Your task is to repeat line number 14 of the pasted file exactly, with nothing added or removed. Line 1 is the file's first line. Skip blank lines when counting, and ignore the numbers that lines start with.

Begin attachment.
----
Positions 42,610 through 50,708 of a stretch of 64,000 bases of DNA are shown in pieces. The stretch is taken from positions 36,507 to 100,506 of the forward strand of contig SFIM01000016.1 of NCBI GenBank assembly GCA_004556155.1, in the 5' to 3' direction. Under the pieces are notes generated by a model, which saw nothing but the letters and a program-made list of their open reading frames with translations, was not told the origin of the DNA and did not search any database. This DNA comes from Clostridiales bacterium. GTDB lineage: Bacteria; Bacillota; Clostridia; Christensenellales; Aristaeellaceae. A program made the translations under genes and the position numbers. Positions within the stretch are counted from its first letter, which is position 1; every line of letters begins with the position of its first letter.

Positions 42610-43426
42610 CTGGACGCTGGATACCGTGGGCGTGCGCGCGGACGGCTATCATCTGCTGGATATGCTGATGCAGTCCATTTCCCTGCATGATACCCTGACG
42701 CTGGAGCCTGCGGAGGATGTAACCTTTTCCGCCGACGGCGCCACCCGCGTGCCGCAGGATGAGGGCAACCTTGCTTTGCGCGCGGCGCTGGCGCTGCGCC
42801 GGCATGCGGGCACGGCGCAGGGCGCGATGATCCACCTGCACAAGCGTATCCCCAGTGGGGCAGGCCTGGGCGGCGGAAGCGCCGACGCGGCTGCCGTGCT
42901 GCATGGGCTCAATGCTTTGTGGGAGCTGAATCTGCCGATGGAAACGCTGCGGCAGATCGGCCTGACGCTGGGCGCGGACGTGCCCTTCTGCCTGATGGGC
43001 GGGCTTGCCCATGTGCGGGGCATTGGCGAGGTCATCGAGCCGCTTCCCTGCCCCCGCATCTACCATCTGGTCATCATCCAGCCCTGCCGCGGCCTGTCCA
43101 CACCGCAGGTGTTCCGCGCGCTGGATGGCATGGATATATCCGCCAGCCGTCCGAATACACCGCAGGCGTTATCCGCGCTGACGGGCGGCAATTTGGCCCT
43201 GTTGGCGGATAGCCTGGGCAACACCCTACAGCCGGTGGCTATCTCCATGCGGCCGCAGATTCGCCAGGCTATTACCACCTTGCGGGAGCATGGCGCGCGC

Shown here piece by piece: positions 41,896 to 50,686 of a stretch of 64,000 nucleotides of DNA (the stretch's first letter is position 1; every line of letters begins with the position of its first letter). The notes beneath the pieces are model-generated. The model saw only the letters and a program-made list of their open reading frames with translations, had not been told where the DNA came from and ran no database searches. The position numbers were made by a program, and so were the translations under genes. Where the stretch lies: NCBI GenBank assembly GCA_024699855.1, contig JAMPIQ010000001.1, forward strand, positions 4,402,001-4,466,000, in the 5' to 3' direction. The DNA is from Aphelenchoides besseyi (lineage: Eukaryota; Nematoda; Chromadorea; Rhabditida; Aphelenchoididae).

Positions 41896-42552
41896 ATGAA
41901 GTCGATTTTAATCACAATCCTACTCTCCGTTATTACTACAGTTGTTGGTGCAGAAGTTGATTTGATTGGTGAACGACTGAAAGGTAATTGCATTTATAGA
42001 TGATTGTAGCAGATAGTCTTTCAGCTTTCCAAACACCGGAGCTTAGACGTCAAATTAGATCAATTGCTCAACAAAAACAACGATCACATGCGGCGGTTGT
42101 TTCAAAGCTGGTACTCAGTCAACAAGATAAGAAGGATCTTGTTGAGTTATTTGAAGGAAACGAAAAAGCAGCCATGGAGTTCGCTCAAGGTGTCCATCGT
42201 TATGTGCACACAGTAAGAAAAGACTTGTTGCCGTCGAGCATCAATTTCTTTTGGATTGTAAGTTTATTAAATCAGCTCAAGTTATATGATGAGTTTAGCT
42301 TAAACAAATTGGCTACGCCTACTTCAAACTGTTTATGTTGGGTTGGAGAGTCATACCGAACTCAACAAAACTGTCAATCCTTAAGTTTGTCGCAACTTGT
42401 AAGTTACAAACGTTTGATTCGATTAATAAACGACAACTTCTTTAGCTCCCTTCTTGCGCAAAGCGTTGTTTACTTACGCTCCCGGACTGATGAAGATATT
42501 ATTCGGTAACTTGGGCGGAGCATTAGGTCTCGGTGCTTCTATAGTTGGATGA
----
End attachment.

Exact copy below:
42001 TGATTGTAGCAGATAGTCTTTCAGCTTTCCAAACACCGGAGCTTAGACGTCAAATTAGATCAATTGCTCAACAAAAACAACGATCACATGCGGCGGTTGT